At Abdirahman’s birthday.


  • Rebranding Blackness

Working with culturally different members, the staff at Africa Center celebrates their differences. Innocent suggests that conflicts are learning opportunities.


Chihiro: In Japanese society, we expect other people to work without saying it out loud; we have something called “to read the atmosphere” or “to read the air”, it means you need to understand what your boss wants you to do and you need to do it by yourself. Here at Africa Center, I needed to adjust since I’m not working with other Japanese students in university. Here, if you want someone to do something for you, you need to say it, or communicate better, so that’s something I need to work on: to have a better communication with people.

Elsie: I like the way we are multicultural, it’s always important to have people who don’t have the same background or the same life as I have because it allows me to know other mindsets. I did work 8 years in Hong Kong but I’ve never been in the community or in the team; I had a team at work, but I have never really been a part of that team and now I have this team and all of us are imperfect but we are putting our effort which is really beautiful because no one makes no one feel inferior. We are all giving our best, because we are all coming with something we know, and we are not ashamed to say we don’t know how to do this or that, because if you ask someone for help, someone would help you to do it in a right way. That’s the positive aspect at the center, because we contribute to each other.

Abdirahman: One thing that is quite big to me is I always found it easy to get along and work with people, but when you look at background from which I come from, I come from Somalia where it’s more culturally homogenous. When you are working with a very diverse group of people, everyone acts as an entry point of the wider cultural difference and the cultural background behind each person. Everyday you understand a little more about a certain culture. Through the literature, the community, or internal trainings, I really find more knowlegde on culture and differences and the beauty of it, and I am learning about Africa more than I knew before. It’s not just about Africa; every person you meet has a cultural background behind them, and these people are my contact point and I get a chance to explore those differences and the beauty of all that.

Abdikafi: It’s great to work with self-motivated team members, I think the most beautiful people are those who celebrate difference, people who see they have a common vision. Of course, we are human beings and there are always changes in the center, but the idea is that almost everyone in the center feels that they are really doing whatever they are doing out of choice, working on they are passionate about and enjoy doing.

Innocent: The multicultural background is beautiful in a sense. As much as people don’t like conflicts, for me there are huge learning opportunities in terms of people with cultural differences. Usually culture is deeper than chopsticks and spoon. I use chopsticks, I use spoons—culturally different. That’s not culture, that’s just the materiality aspect of it. For me, culture is that thing deep down that when you see maybe somebody eating with their hands, and you feel inside of you saying something that it’s not right: for me that’s how there is conflict. In many places where they claim to be multicultural, there may not be the best aspects of the multicultural environment, because they don’t get to push things a little far. Push them a little bit until there’s that conflict, and when that conflict arises, there is definitely the learning opportunity.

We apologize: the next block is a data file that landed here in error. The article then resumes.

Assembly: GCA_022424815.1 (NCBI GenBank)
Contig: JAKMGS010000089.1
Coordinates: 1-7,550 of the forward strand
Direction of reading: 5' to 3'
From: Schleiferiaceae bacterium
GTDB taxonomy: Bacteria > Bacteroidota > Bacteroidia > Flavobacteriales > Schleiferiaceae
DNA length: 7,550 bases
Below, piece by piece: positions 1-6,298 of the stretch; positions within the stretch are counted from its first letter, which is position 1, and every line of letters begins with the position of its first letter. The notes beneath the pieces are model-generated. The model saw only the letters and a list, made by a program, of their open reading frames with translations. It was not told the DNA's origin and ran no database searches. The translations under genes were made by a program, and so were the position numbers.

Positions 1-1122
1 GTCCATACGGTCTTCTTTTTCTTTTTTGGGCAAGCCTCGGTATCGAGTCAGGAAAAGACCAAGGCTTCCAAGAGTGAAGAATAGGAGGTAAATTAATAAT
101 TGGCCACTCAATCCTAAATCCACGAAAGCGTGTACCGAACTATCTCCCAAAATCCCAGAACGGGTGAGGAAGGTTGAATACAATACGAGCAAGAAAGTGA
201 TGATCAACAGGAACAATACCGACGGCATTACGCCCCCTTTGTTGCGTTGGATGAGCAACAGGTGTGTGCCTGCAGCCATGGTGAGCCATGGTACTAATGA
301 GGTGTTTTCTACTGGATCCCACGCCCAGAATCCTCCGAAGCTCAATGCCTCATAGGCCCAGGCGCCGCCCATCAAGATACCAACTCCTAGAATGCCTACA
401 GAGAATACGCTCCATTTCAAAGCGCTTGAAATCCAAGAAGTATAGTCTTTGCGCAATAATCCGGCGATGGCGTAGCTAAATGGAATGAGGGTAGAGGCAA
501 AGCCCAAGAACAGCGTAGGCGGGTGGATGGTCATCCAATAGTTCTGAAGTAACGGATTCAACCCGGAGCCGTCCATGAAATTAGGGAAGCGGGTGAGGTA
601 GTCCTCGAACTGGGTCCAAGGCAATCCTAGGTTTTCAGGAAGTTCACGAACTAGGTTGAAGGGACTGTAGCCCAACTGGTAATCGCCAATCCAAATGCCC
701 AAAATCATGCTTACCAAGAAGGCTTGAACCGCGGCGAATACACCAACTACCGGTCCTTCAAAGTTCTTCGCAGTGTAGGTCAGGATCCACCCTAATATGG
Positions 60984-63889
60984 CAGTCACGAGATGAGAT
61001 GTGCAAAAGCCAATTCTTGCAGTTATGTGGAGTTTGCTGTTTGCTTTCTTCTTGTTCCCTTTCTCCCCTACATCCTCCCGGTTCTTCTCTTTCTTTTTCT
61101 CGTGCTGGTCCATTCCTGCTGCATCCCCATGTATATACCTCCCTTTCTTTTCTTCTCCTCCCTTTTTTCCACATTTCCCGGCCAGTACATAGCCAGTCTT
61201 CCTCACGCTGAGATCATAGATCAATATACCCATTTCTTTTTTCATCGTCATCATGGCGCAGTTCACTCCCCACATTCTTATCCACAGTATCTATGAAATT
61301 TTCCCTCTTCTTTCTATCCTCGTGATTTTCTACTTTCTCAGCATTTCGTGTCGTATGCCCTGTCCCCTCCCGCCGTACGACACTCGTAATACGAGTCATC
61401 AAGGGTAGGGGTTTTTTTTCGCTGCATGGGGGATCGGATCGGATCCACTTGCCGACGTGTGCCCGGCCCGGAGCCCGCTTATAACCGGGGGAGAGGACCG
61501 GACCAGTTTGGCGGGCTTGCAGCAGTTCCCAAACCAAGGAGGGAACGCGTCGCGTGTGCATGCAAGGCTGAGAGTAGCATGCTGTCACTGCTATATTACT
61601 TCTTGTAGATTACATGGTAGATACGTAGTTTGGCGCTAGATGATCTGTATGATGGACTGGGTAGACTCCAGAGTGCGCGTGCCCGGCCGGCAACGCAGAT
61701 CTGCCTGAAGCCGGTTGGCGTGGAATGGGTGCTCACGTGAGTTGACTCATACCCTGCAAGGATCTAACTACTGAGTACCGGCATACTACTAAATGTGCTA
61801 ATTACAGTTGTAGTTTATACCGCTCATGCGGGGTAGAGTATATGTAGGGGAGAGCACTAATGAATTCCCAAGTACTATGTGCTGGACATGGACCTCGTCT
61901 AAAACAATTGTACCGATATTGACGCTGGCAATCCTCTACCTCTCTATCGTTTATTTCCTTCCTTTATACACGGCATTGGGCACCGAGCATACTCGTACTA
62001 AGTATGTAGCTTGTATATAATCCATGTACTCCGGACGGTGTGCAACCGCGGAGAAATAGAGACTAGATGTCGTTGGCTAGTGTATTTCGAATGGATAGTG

For many people it’s like “I don’t want to talk to you”, but for me it’s like, “let’s figure out where we see things differently.” I’m quite optimistic about humans in the sense that they want to do to good, and largely it’s a misunderstanding, it’s largely not knowing how to build from a conflict, especially in a multicultural space. People grow up in very monocultural spaces right now, but it’s usually a learning opportunity to see what is different for me, what is different for that person, and what’s the best way to approach this situation. It’s almost like I’m going to write a book about this! But those are the things that can only be learnt through conflict and in my view, you can’t really understand culture without a significant degree of conflict. Where there is conflict, I am so excited, I am taking my chair, I am taking my notebook, because I have discovered something about humans. That’s why I appreciate the cultural differences and that’s why I appreciate conflict. Unfortunately, not everyone addresses conflict like this. When there is conflict, I’m secretly excited, because I’m thinking, “what do we learn here in this conflict?”